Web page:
Basic Linux Command Line to Read a File – Part 2

Command Line to Read File

0 65 This article is the sequel from the previous article by title Basic Linux Command Line to Read a File – Part 1.

Here the rest of linux command line to read a file

5. less

Less – opposite of more. Less is a program similar to more, but which allows backward movement in the file as well as forward movement. Also, less does not have to read the entire input file before starting, so with large input files it starts up faster than text editors like vi. Less uses termcap (or terminfo on some systems), so it can run on a variety of terminals. There is even limited support for hardcopy terminals.

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The syntax :

less -? or less –help
less -V or less –version
less [-[+]aABcCdeEfFgGiIJKLmMnNqQrRsSuUVwWX~]
[-b space] [-h lines] [-j line] [-k keyfile]
[-{oO} logfile] [-p pattern] [-P prompt] [-t tag]
[-T tagsfile] [-x tab,…] [-y lines] [-[z] lines]
[-# shift] [+[+]cmd] [–] [filename]…

example :

less /var/log/message
less /var/log/message

Press the [Space] bar to go down one page, the [B] to go back one page, the directional (or “arrow”) keys to move one line at a time, and [Q] to quit. To search the output of a text file using less, press [/] and enter the keyword to search for within the file.


6. vi and vim

Vi – screen-oriented (visual) display editor and vim  – Vi IMproved, a programmers text editor. Vim is a text editor that is upwards compatible to Vi.  It can be used to edit all kinds of plain text,  especially editing programs. There are a lot of enhancements above Vi: multi level undo, multi windows and buffers, syntax highlighting, command  line  editing, filename  completion,  on-line help, visual selection, etc.

To edit a single file with the command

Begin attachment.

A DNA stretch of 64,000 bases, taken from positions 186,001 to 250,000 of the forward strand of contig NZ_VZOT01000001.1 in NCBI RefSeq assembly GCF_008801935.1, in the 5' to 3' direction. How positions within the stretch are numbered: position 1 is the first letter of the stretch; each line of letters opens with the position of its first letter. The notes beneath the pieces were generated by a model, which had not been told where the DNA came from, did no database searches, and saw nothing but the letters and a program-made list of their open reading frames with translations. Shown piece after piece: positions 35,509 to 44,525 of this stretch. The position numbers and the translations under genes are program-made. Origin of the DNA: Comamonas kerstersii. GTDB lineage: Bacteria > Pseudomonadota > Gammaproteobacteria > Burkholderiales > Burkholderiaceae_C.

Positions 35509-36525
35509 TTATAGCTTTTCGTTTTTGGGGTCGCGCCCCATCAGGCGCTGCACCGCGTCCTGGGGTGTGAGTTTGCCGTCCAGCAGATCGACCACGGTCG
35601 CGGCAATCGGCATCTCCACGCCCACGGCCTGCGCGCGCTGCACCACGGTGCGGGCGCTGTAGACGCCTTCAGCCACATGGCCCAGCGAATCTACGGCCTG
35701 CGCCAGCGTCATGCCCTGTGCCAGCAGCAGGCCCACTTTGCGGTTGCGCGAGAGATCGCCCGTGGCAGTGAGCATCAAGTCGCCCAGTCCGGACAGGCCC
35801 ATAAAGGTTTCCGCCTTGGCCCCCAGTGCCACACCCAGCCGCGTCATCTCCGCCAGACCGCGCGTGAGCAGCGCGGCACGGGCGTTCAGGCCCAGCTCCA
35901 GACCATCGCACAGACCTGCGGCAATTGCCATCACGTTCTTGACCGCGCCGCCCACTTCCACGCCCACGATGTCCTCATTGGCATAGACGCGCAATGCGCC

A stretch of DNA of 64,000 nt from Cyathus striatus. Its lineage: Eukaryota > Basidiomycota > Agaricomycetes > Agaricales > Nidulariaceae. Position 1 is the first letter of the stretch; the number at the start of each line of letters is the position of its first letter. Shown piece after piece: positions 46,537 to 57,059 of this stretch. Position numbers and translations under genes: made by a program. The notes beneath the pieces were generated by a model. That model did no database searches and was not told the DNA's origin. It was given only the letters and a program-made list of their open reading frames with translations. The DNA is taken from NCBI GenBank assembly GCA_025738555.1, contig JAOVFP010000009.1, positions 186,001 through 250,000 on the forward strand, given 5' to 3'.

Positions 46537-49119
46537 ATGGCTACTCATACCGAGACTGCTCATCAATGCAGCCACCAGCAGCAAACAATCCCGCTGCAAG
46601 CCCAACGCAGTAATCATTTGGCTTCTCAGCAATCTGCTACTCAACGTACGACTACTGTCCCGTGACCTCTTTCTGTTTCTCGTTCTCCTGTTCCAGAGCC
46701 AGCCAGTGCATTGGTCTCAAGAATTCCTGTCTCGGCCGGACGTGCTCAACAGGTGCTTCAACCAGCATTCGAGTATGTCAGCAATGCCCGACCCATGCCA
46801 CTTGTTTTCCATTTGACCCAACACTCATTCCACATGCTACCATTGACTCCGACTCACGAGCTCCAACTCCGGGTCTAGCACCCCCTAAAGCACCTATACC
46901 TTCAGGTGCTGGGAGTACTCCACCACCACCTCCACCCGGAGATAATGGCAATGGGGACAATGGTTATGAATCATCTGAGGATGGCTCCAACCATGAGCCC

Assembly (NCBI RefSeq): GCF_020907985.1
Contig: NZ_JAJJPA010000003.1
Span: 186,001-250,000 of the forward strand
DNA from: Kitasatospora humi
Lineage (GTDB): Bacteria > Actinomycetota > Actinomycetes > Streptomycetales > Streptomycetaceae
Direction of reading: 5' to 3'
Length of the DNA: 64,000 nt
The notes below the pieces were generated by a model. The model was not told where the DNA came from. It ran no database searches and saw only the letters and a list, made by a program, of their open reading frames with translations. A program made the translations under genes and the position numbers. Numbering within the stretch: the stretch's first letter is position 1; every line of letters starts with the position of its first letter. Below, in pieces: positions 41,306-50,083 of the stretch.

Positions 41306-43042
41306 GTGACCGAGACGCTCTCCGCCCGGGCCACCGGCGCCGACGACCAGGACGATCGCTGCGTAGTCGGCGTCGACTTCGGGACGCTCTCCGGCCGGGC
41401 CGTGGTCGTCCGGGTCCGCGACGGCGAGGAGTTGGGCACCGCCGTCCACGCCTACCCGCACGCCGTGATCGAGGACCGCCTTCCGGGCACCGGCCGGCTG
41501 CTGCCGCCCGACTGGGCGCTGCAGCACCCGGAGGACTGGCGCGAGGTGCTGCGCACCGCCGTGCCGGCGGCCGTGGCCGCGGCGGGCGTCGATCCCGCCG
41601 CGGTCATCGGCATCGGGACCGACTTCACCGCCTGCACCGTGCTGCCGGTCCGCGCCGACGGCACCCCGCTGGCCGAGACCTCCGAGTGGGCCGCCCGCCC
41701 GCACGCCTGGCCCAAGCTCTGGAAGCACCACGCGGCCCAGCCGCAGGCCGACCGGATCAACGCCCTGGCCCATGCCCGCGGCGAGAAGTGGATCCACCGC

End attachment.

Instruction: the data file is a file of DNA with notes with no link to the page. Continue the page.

vim [filename]

More generally Vim is started with:

vim [options] [filelist]

If  the  filelist is missing, the editor will start with an empty buffer.  Otherwise exactly one out of the following four  may  be used to choose one or more files to be edited. Vim behaves differently, depending on the name of the command (the executable may still be the same file).


The “normal” way, everything is default.


Start  in Ex mode.  Go to Normal mode with the “:vi” command. Can also be done with the “-e” argument.


Start in read-only mode.  You will be protected from  writing  the files.  Can also be done with the “-R” argument.

gvim gview  

The GUI version.  Starts a new window.


Starts  a  new  gvim window in Ex mode. Can also be done with the “-e” argument to gvim


Starts gvim in “Vi” mode similar to  “vim”,  but  with  additional features like xterm clipboard support

evim eview

The GUI version in easy mode.  Starts a new window.  Can also be done with the “-y” argument.

rvim rview rgvim rgview

Like the above, but with restrictions.  It will not be possible  to  start  shell  commands, or suspend Vim.  Can also be done with the “-Z” argument.


7. nano

nano – Nano’s ANOther editor, an enhanced free Pico clone. nano  is  a  small,  free and friendly editor which aims to replace Pico, the default editor included in the non-free Pine package.  Rather than just copying Pico’s look and feel, nano also implements some missing (or disabled by default) features in Pico, such as “search and replace” and “go to line and column number”.


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The format of nano is


If  no  alternative  spell checker command is specified on the command line or in one of the nanorc files, nano will check the SPELL environment variable for one.

In some cases nano will try to dump the buffer into an emergency file.  This will happen mainly if nano receives a SIGHUP or SIGTERM or runs out of  memory.   It will write the buffer into a file named if the buffer didn’t have a name already, or will add a “.save” suffix to the current filename.  If an emergency file with that name already exists in the current  directory,  it  will  add  “.save”  plus  a  number  (e.g. “.save.1”)  to  the  current filename in order to make it unique.  In multibuffer mode, nano will write all the open buffers to their respective emergency files.


Well, that was all linux command line that i used so far in my experience.

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